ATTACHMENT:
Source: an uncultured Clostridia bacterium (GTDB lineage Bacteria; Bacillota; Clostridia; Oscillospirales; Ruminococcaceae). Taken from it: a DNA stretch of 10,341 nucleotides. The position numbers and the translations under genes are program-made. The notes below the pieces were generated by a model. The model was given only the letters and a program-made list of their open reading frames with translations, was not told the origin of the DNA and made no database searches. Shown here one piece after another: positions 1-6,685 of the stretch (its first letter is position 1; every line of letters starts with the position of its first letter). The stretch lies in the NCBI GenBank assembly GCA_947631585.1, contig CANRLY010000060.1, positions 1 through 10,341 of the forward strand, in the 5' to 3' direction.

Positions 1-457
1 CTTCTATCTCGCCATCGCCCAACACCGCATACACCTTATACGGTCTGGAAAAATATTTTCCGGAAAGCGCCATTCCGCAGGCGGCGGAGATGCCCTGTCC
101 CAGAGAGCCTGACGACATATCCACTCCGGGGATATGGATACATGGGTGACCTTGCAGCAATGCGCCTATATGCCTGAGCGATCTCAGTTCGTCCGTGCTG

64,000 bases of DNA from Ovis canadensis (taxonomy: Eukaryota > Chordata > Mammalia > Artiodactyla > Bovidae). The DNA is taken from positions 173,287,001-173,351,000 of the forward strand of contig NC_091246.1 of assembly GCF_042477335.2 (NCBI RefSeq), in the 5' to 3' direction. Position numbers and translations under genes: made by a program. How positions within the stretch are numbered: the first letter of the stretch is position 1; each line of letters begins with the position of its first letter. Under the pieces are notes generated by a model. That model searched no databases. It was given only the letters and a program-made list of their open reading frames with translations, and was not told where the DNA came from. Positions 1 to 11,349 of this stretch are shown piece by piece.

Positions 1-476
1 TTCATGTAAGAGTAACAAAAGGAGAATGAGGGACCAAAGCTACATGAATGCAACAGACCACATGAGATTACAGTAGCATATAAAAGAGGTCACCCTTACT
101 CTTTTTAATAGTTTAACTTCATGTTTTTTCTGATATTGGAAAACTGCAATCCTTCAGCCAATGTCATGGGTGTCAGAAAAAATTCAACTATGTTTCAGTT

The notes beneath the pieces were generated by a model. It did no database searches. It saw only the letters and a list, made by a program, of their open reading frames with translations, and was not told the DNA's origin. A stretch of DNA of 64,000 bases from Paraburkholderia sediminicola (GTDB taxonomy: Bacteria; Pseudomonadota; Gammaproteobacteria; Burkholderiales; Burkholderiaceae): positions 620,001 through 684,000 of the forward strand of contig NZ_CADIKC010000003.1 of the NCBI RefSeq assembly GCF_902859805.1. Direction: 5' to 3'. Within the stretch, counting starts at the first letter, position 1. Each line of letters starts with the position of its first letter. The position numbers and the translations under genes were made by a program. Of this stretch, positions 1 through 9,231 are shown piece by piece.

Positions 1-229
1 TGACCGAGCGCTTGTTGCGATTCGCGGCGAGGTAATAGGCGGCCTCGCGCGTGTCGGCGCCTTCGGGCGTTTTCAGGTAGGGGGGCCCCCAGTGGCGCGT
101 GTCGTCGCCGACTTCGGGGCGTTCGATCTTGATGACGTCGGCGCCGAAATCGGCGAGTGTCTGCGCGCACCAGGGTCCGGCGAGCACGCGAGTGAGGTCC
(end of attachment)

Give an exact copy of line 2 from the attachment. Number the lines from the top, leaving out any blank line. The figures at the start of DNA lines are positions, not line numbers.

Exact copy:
Positions 1-457